This information is provided by the National Institutes of Health (NIH) Genetic and Rare Diseases Information Center (GARD).
Satoyoshi syndrome is a rare syndrome characterized by progressive, painful, intermittent muscle spasms. These muscle spasms usually start between 6-15 years old. Other symptoms of the syndrome may include diarrhea and an inability of the digestive tract to absorb certain foods, especially carbohydrates (malabsorption). People affected by Satoyoshi syndrome may also have loss of hair on the head and body (alopecia universalis), short stature, and skeletal abnormalities. Women with Satoyoshi syndrome may not have a menstrual cycle (amenorrhea).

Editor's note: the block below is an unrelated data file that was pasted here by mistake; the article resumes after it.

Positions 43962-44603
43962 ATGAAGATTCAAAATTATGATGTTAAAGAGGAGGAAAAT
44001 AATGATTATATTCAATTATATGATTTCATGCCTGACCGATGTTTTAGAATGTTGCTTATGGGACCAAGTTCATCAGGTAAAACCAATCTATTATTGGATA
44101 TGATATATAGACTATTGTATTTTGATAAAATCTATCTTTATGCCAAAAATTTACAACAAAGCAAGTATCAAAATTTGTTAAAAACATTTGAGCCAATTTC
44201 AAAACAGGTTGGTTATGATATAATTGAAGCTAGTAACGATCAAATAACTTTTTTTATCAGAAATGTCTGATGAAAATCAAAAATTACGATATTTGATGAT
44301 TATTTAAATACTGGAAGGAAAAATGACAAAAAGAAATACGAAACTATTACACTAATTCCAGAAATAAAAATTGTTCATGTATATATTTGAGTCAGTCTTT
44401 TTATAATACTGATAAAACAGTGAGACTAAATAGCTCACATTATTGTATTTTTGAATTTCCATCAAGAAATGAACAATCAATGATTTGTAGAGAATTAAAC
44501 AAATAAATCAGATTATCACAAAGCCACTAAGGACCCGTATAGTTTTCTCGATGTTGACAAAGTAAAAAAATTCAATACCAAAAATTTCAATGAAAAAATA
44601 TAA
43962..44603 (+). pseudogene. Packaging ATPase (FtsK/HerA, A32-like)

In all published cases, only one person in a family has Satoyoshi syndrome. This is even true when the person with Satoyoshi syndrome comes from a large family. Satoyoshi syndrome seems to be more common in Japan. The exact cause of the syndrome is unknown, but some researchers think it may be an autoimmune disease. Satoyoshi syndrome can be diagnosed when a doctor sees symptoms that are consistent with the syndrome. The diagnosis can be confirmed by a variety of laboratory tests. Treatment for Satoyoshi syndrome includes medication to suppress the immune system.
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